ARMY MEDICS GET TRAUMA TRAINING AT UofC: The Level 1 trauma center at UChicago Medicine will serve as a training ground for 20 to 30 U.S. Army surgeons, nurses and medics ahead of their military deployments.
The Army Medicine Department Military-Civilian Trauma Team Training program, which will officially start up in the fall, makes UChicago Medicine the latest trauma training site for Army personnel to learn how to care for burn victims and patients with blunt or penetrating wounds, according to a statement from the South Side health system.
Those participating in the program will train through embedded or short-term assignments, with embedded health care providers working at UChicago for three years. It’s designed to serve 30 people a year, including surgeons, emergency medicine physicians, emergency and critical care nurses, anesthesiologists and certified nurse anesthetists, combat medics, operating room technicians, licensed practical nurses and other surgical subspecialties, the statement said.
“As an academic medical center, UChicago Medicine has long been committed to training the next generation of healthcare providers,”said Dr. Kenneth S. Polonsky, dean and executive vice president for medical affairs at the University of Chicago, in the statement. “Expanding our educational mission to include Army clinicians extends and builds upon that work and, in turn, brings the military’s experience treating blunt and penetrating wounds to our hospital, which benefits our trauma care teams, the broader organization and, ultimately, our patients.”
UChicago Medicine’s trauma program cared for about 4,400 adult and pediatric patients in 2020, up 47 percent from 2019, with a majority of adult trauma patients having blunt trauma injuries from incidents such as car accidents and falls. And an additional 41 percent of the adults had penetrating trauma wounds, often from shootings or stabbings.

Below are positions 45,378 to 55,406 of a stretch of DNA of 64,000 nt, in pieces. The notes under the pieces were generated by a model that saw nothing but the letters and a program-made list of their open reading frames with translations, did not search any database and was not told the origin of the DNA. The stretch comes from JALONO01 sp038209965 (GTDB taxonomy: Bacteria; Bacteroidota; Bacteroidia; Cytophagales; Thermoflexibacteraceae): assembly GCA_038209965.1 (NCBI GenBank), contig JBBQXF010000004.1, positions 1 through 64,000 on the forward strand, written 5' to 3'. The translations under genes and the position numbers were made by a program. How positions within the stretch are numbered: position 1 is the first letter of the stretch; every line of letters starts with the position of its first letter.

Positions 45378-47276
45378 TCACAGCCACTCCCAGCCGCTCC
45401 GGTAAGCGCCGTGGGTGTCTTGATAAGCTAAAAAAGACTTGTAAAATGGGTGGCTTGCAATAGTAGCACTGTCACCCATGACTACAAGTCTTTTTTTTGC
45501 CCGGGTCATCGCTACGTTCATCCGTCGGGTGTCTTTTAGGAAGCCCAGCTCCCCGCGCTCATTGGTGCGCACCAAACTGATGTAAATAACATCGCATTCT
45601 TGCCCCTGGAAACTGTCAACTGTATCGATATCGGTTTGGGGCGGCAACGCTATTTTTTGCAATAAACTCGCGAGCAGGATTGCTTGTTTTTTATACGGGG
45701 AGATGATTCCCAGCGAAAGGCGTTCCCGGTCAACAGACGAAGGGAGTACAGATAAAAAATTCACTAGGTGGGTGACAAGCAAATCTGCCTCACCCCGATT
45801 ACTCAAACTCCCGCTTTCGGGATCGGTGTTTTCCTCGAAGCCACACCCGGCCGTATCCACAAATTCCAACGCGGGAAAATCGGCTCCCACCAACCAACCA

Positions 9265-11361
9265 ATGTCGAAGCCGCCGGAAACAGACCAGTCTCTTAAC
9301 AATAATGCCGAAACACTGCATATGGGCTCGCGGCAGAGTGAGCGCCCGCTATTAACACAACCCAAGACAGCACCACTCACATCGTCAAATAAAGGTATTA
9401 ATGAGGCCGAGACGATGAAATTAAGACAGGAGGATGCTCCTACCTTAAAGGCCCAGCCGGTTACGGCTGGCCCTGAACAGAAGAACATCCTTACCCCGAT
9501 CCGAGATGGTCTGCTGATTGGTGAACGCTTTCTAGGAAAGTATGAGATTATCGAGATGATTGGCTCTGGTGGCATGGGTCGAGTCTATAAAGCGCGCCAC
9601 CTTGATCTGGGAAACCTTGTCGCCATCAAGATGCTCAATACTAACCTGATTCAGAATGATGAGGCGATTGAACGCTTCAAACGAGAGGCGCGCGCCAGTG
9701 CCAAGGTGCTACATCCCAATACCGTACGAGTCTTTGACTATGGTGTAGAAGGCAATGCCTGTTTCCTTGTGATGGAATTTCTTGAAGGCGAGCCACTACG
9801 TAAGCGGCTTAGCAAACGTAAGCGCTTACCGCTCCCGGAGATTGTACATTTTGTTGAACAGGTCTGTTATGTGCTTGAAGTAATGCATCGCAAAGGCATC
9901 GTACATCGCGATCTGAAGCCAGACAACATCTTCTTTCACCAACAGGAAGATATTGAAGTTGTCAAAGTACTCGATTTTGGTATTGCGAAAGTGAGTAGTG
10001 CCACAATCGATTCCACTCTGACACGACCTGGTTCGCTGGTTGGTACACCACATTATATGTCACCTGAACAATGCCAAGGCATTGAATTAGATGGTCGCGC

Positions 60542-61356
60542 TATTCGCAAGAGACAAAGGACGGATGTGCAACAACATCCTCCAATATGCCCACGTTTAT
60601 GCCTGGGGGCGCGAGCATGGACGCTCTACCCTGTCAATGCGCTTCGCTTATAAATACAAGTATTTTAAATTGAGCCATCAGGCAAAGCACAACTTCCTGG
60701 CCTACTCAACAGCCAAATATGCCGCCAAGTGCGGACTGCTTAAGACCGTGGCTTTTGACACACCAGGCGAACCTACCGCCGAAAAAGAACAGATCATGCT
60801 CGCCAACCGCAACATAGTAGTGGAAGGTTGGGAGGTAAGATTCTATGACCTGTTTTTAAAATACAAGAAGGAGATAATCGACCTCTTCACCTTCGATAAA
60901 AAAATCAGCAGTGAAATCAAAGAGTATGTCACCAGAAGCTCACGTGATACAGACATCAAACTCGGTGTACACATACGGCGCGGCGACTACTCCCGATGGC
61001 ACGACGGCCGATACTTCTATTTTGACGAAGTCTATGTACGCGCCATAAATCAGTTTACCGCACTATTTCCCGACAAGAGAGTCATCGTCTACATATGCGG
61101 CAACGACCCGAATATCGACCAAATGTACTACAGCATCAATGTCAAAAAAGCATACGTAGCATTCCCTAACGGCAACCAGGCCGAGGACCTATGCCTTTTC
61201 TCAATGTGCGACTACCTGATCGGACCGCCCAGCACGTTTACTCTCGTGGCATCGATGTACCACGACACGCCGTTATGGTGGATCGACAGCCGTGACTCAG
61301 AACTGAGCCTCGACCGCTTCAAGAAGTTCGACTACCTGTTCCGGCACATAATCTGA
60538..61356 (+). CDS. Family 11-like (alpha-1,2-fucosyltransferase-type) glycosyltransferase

CITY WON’T NEED TO CHANGE ANY APPOINTMENTS DESPITE J&J PAUSE: The city will be able to continue its COVID-19 vaccination program without major disruptions in appointment scheduling despite the pause in using the Johnson & Johnson version of the shot.
The federal government has agreed to supply Pfizer vaccine to the mass vaccination site at the United Center parking lot, which had been set to switch to Johnson & Johnson vaccines next week, Chicago’s health commissioner said today.
Meanwhile, the city health department is working to seamlessly switch all the appointments made for Johnson & Johnson to either the Pfizer or Moderna two-dose vaccines, said Dr. Allison Arwady, commissioner of the Chicago Department of Public Health. READ MORE.
COOK COUNTY HEALTH, ADVOCATE AURORA MAKE THE 500K CLUB: Both Cook County Health and Advocate Aurora Health both announced that they had administered their 500,000th vaccine dose on Thursday.
Cook County Health also recorded its two biggest days in administering the vaccines, with 13,592 doses given on Tuesday and 14,910 on Wednesday.
“To be able to hit this milestone in a four-month period is a true testament to the hard work and dedication from county and state staff, as well as the Illinois National Guard,” Israel Rocha Jr., CEO for Cook County Health said in a statement.
Oak Street Health, the primary care network that focuses on adults on Medicare, said it’s administered 150,000 doses, the company said in a statement. Meanwhile, Rush University System for Health plans to celebrate its 100,0000 dose administered sometime today.
RAPID COVID TESTS MAY MISS EARLY INFECTIONS: Rapid-antigen tests are failing to detect the first few days of Covid-19 infections, a period when people are already capable of transmitting the virus, according to a prominent German virologist.